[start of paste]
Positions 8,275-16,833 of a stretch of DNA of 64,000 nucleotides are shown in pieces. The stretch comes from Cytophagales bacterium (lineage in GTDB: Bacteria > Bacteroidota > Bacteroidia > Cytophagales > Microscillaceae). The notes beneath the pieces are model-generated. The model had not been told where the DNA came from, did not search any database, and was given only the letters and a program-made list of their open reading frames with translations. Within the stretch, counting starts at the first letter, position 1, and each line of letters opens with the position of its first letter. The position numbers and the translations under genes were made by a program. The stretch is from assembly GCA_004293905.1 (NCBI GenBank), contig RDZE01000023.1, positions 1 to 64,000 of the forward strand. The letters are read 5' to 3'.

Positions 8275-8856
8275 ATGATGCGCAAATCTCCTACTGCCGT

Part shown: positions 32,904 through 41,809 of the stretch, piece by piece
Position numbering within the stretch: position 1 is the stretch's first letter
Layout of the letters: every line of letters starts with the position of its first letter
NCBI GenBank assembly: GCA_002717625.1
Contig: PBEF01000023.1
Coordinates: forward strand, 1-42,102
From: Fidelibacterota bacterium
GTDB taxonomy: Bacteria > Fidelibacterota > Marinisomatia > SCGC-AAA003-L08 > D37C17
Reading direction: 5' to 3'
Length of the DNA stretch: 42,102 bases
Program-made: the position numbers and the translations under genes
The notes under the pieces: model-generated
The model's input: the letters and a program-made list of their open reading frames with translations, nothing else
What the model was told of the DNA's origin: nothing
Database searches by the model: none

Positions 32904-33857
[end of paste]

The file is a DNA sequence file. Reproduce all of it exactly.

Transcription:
Positions 8,275-16,833 of a stretch of DNA of 64,000 nucleotides are shown in pieces. The stretch comes from Cytophagales bacterium (lineage in GTDB: Bacteria > Bacteroidota > Bacteroidia > Cytophagales > Microscillaceae). The notes beneath the pieces are model-generated. The model had not been told where the DNA came from, did not search any database, and was given only the letters and a program-made list of their open reading frames with translations. Within the stretch, counting starts at the first letter, position 1, and each line of letters opens with the position of its first letter. The position numbers and the translations under genes were made by a program. The stretch is from assembly GCA_004293905.1 (NCBI GenBank), contig RDZE01000023.1, positions 1 to 64,000 of the forward strand. The letters are read 5' to 3'.

Positions 8275-8856
8275 ATGATGCGCAAATCTCCTACTGCCGT

Part shown: positions 32,904 through 41,809 of the stretch, piece by piece
Position numbering within the stretch: position 1 is the stretch's first letter
Layout of the letters: every line of letters starts with the position of its first letter
NCBI GenBank assembly: GCA_002717625.1
Contig: PBEF01000023.1
Coordinates: forward strand, 1-42,102
From: Fidelibacterota bacterium
GTDB taxonomy: Bacteria > Fidelibacterota > Marinisomatia > SCGC-AAA003-L08 > D37C17
Reading direction: 5' to 3'
Length of the DNA stretch: 42,102 bases
Program-made: the position numbers and the translations under genes
The notes under the pieces: model-generated
The model's input: the letters and a program-made list of their open reading frames with translations, nothing else
What the model was told of the DNA's origin: nothing
Database searches by the model: none

Positions 32904-33857